...George W. Bush's 2005 inaugural statement that America cannot be free until the whole world is free and hence that America must push and prod mankind to freedom was but an extrapolation of the sentiments of America's Progressive class, first articulated by such as Princeton's Woodrow Wilson and Columbia's Nicholas Murray Butler. But while the early Progressives expected the rest of the world to follow peacefully, today's ruling class makes decisions about war and peace at least as much forcibly to tinker with the innards of foreign bodies politic as to protect America. Indeed, they conflate the two purposes in the face of the American people's insistence to draw a bright line between war against our enemies and peace with non-enemies in whose affairs we do not interfere. That is why, from Wilson to Kissinger, the ruling class has complained that the American people oscillate between bellicosity and "isolationism."

And another brilliant reduction here:

Because our ruling class deems unsophisticated the American people's perennial preference for decisive military action or none, its default solution to international threats has been to commit blood and treasure to long-term, twilight efforts to reform the world's Vietnams, Somalias, Iraqs, and Afghanistans, believing that changing hearts and minds is the prerequisite of peace and that it knows how to change them.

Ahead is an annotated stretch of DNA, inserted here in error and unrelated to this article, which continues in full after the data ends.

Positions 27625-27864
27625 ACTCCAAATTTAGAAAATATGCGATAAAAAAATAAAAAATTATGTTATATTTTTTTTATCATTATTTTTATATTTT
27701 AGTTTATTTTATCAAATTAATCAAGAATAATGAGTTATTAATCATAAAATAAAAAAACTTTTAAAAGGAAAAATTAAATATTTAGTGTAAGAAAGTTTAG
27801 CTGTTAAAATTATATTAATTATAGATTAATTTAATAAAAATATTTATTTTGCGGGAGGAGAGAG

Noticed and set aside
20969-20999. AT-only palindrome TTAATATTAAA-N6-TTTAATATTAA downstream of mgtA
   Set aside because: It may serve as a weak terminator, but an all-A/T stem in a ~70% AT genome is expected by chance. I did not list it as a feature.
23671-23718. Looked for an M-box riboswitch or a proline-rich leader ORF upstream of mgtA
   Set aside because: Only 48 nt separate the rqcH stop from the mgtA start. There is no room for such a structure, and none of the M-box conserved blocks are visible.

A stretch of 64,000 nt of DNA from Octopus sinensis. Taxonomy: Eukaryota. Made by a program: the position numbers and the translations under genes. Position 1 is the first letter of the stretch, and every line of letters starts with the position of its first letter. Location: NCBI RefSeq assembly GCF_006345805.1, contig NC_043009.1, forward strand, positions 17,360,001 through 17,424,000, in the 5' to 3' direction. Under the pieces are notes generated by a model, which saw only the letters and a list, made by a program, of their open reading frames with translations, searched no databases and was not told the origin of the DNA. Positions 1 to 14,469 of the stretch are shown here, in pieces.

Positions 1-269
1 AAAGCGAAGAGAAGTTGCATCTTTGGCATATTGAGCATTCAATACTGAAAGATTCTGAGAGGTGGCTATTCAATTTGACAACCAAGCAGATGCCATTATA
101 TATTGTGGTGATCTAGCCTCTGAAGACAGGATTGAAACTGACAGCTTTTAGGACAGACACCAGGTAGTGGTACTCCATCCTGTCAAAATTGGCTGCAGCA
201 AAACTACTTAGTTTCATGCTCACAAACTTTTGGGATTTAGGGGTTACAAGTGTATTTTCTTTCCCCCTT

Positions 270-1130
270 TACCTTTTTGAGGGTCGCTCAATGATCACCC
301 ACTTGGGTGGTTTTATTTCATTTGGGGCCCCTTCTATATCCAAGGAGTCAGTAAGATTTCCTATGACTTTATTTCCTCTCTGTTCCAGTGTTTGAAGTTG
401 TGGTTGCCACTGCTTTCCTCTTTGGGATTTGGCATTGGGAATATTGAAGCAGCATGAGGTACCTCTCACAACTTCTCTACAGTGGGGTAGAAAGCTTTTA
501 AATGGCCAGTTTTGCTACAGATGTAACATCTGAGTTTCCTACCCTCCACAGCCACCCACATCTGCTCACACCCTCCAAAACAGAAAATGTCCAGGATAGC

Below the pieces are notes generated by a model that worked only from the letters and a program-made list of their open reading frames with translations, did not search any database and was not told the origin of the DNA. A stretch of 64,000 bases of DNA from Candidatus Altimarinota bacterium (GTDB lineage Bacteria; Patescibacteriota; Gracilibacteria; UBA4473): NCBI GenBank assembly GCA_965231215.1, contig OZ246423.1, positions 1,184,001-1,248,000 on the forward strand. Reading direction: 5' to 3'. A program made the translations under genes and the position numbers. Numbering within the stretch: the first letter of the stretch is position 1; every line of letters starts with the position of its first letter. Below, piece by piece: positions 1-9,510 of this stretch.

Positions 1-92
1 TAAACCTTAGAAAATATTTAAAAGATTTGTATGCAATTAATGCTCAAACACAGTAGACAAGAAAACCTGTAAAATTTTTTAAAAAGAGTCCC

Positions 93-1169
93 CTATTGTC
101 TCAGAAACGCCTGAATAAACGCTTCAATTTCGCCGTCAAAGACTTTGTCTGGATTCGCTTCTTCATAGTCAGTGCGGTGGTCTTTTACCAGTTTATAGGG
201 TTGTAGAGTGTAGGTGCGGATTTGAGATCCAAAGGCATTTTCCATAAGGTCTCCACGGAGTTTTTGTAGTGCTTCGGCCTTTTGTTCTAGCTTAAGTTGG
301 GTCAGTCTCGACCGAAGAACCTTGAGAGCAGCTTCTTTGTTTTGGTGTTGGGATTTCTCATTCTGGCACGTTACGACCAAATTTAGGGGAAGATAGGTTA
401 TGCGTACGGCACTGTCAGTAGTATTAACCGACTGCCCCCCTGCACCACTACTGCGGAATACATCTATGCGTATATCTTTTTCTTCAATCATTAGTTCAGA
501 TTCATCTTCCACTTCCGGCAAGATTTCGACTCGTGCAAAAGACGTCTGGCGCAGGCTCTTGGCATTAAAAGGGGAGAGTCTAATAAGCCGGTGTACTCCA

Dead-on.

Who is the victim of the Ruling Class? The Country Class.

...It has no privileged podiums, and speaks with many voices, often inharmonious. It shares above all the desire to be rid of rulers it regards inept and haughty. It defines itself practically in terms of reflexive reaction against the rulers' defining ideas and proclivities -- e.g., ever higher taxes and expanding government, subsidizing political favorites, social engineering, approval of abortion, etc. Many want to restore a way of life largely superseded. Demographically, the country class is the other side of the ruling class's coin: its most distinguishing characteristics are marriage, children, and religious practice. While the country class, like the ruling class, includes the professionally accomplished and the mediocre, geniuses and dolts, it is different because of its non-orientation to government and its members' yearning to rule themselves rather than be ruled by others.

One notes, for example, the near-180-degree oppositional philosophies of the Professional Police Chiefs' gang vs. the 'cops on the street' in regards the Second Amendment.

Codevilla now goes into a lengthy description of the Country Class' characteristics which prominently features religious (not exclusively Christian) tendencies and beliefs.

And then he simply rips the Republicans, noting that they haven't really held to principles since the Civil War.

Concluding,

Suffice it to say that the ruling class's greatest difficulty -- aside from being outnumbered -- will be to argue, against the grain of reality, that the revolution it continues to press upon America is sustainable. For its part, the country class's greatest difficulty will be to enable a revolution to take place without imposing it. America has been imposed on enough.

Indeed.

3 comments:

Neo-Con Tastic said...

Very good stuff.

Paul - Berry Laker said...

Great post,

count me in.

Thanks for this.

gregory.wenker said...

Thank you Dad